Well there are some things you can do to make sure your collectibles last.

Paper Collectibles
1) Obviously, keep the item out of direct sunlight and away from damp, humid places.
2) Don’t use cardboard or adhesive tape with paper collectibles. Over time they will both damage the item.
3) Keep the item in either a protective sleeve, an acid free storage box or frame it.
4) When framing the item, make sure that the frame and backing materials are of conversation quality (i.e. acid free backing and UV protective glass.)
5) Many rodents and insects are attracted to the materials in paper. So, be on the lookout for rodent and insect damage.
6) Keep food and drinks away from the item. Spills and stains can damage an item beyond repair.
7) If the item is 50 years old or older, take it to a paper conservator. To find a paper conservator in the U.S. go to The Foundation of the American Institute for Conservation (FAIC) website http://aic.stanford.edu/.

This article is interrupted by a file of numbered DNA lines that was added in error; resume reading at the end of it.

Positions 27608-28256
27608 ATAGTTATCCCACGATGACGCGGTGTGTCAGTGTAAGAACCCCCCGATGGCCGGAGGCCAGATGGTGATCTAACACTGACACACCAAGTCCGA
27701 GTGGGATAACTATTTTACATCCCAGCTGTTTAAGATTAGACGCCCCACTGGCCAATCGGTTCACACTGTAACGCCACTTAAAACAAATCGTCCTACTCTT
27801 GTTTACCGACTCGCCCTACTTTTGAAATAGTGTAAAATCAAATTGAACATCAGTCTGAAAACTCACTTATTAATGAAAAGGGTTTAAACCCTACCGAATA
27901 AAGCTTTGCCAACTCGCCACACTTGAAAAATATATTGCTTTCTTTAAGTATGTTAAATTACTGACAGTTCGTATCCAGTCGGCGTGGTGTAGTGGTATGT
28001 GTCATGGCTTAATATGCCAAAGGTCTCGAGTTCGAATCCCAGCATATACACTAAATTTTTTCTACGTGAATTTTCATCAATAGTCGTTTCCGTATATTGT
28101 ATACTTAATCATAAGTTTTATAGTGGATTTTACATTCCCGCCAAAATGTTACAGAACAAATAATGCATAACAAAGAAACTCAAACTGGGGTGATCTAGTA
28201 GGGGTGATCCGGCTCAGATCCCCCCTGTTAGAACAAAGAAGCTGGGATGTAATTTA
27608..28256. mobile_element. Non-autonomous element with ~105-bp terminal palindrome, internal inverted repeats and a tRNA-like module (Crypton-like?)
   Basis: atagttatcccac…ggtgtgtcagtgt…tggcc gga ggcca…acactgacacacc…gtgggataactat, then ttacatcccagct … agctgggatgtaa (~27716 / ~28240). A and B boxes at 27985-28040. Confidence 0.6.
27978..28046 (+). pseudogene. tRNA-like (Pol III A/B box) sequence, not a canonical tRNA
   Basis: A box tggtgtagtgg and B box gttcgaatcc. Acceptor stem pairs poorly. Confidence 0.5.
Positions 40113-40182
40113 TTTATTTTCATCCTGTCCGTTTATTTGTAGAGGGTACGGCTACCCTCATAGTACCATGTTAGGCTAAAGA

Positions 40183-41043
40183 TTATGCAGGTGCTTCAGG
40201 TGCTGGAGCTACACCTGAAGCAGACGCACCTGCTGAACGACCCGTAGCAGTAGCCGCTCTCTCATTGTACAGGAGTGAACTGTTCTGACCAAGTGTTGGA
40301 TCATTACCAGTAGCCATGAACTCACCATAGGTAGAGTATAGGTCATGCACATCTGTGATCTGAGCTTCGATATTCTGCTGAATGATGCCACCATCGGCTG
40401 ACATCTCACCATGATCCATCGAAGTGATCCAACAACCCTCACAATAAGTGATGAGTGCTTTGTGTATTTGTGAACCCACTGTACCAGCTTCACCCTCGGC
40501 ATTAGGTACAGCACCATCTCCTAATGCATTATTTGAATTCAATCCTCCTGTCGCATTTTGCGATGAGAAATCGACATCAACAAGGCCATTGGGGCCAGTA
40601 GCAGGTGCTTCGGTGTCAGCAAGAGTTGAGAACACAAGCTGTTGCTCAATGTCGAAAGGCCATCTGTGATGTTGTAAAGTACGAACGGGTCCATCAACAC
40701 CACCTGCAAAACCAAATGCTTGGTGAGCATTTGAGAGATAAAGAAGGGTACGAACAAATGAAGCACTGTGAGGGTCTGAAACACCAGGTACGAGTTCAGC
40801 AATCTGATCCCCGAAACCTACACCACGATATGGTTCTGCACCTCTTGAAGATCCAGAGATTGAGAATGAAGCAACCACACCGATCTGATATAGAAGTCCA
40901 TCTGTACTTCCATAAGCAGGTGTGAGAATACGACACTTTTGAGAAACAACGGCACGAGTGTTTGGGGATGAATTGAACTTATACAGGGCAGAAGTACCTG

Porcelain/Pottery
1) Obviously, don’t put it in the dishwasher. The hot water and harsh chemicals will damage the piece.
2) Keep out of direct sunlight.
3) Use a soft 2-inch paintbrush to remove dust from the piece.
4) If the item in question is a completely glazed piece, it can be put in soapy water for a few moments. Wipe the item clean with a soft cloth, rinse it in clear water and let it air dry on a stack of newspapers or in a dish rack.
5) Do not soak cold painted or unglazed pieces in soap and water. Instead clean such items with a damp cloth.
6) Don’t wash items like Hummels, Snowbabies or Village pieces.

These tips should help to insure that your paper and porcelain/pottery items will give you many years of enjoyment. Next week there will be more tips on how to protect your collectibles.

Sources:

http://ezinearticles.com/?Ephemera—How-to-Protect-Vintage-Paper-Collectibles&id=4282821

http://www.loc.gov/preserv/care/paper.html

http://www.bukisa.com/articles/20966_how-to-care-for-valuable-paper-collectibles

http://antiques.about.com/od/ceramicsporcelai1/a/aa011601.htm

http://collectibles.about.com/cs/resourcetips/ht/blhtcleanpot.htm